Then he ordered him to be taken away to the police station in the city.'

When S. Andreichenko questioned the legality of the police action, she was
pulled out of the house by three officers and taken away with her husband.
Eshliezov ordered the service to be halted and the people to disperse, but the
Baptists continued praying. The police recorded those present on video. One of
the Baptists who was visiting from Tashkent, B. BELAN, was kneeling in
prayer when he was seized by two policemen and taken outside. Then one by
one all five preachers were led outside from behind the pulpit.

`All of the men in attendance, three sisters, and teenagers who played in the
brass orchestra, were taken away to the GOVD (total more than 40 people),' the
statement reports. `Then they demanded that the sisters who remained in the
house should leave. The Christian literature was thrown from the pulpit to the
ground. The living quarters of the house, in the absence of the owners, without
procurator's sanctions, were searched, while everything was recorded on a
video camera. The police took away Christian literature and audio tapes.'

The statement then records the brutality church members claim was meted out
in the police station. `They kept believers without food until the late evening at
the police station. They interrogated them and demanded that they write a letter
of explanation. They hit some in the face, head, and kidney area. The police
report stated that Christians were participating in an anti-government political
gathering under the direction of A. Andreichenko. Those who refused to sign
such a report and to write under police dictation were beaten. An ethnic Uzbek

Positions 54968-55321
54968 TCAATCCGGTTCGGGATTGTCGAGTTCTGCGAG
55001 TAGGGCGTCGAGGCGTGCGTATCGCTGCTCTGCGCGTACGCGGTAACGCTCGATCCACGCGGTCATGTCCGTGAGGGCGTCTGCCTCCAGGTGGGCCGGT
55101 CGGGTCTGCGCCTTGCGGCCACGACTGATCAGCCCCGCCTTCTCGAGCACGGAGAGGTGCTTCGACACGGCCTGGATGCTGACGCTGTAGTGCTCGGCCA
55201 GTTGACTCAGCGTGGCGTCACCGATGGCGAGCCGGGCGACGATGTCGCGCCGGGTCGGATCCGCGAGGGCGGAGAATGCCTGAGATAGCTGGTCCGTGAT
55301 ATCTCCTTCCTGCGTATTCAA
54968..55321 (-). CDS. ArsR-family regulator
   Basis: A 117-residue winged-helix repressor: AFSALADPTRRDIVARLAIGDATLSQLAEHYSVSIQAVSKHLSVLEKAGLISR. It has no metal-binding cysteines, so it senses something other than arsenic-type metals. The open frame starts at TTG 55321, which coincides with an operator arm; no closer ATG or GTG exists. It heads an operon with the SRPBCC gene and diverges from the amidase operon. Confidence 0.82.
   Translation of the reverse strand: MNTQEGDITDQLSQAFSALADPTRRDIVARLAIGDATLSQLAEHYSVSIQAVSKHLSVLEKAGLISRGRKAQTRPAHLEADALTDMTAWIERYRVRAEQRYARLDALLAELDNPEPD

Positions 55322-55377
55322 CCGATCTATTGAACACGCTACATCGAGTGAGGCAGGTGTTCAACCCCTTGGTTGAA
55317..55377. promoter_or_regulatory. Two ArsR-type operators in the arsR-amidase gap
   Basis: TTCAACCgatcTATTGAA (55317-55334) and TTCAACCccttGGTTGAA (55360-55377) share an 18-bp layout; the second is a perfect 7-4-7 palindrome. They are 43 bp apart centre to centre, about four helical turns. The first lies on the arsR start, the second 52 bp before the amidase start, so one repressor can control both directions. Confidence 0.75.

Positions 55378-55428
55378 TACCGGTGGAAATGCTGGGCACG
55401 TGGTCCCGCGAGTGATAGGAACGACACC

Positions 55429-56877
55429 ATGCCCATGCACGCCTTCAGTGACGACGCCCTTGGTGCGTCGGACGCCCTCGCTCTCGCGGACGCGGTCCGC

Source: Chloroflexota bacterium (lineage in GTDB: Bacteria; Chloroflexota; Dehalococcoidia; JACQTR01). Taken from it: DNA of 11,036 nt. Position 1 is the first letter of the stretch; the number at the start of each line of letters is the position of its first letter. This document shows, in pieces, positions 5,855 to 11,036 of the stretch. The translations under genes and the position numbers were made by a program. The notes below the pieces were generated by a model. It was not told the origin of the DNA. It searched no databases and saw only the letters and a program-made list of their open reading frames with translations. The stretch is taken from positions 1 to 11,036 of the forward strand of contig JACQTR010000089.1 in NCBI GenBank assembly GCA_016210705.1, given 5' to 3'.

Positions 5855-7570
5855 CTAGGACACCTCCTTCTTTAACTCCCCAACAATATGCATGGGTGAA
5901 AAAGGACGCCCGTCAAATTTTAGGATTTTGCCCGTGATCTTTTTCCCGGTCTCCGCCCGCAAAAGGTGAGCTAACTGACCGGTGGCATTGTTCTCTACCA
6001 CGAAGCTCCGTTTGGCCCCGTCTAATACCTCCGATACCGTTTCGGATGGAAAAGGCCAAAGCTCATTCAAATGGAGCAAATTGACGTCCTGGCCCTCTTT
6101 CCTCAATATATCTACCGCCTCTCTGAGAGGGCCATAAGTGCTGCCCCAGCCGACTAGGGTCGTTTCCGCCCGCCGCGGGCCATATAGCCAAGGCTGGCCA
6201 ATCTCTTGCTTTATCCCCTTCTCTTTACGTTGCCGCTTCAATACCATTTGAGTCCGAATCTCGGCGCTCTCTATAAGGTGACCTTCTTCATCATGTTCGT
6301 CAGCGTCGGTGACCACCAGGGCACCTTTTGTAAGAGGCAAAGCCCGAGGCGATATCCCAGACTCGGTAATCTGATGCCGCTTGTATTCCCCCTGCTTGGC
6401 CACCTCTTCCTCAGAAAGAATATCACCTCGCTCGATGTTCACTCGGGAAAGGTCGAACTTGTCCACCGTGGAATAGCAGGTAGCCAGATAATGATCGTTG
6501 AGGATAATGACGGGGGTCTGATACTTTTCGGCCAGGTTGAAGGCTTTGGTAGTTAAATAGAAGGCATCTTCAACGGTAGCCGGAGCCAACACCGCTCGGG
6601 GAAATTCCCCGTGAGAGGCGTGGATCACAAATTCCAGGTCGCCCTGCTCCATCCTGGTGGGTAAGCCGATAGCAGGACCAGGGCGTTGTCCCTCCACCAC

brother, R. Usupov, was threatened that he would not be allowed to live in the
city of Karshi because he became a Christian; he was severely beaten. (After
the beatings, this brother could not sleep at night from pain in his body.)'

The police demanded that all sign the report, written in Uzbek (without a
Russian translation), that they promise not to hold any more meetings in the
future. They threatened those who refused to sign. To those who could not
understand Uzbek they reportedly shouted: `Go back to your Russia! Why are
you eating Uzbek bread and breathing our air?' Among those detained were
several deaf men, who were threatened with arrest if they ever attended church
meetings again.

Late in the evening, the visiting Baptists from Dushanbe were taken to the
railway station and deported from Uzbekistan. All the others were released,
except for Belan, A. VAKHIDOV, and A. Andreichenko. The following day,
11 October, Belan and Vakhidov were sentenced to ten days' imprisonment
under the Administrative Code. Local Baptists fear that the police will open a
criminal case against the owner of the house, Andreichenko, who remains in
detention. The Christian literature and audio tapes that were taken away were
confiscated.

The statement's signatories call for prayer and appeals for `the release of the
brothers who were sentenced; for the authorities not to open a criminal case
against the owner of the house A. Andreichenko; the return of confiscated
Christian literature and audio tapes; the freedom to conduct worship services
and preach the Gospel.'

One of those detained, NIKOLAI SERIN, wrote a brief statement about his
treatment in police detention. His statement reads in full:

`The five of us (two of them minors) were brought into an office. I was told to
write a letter of explanation. I refused. This really agitated them. They warned
me to reconsider. The others were taken out of the office, and they began to
beat them with a plastic bottle filled with water (not to leave any marks on the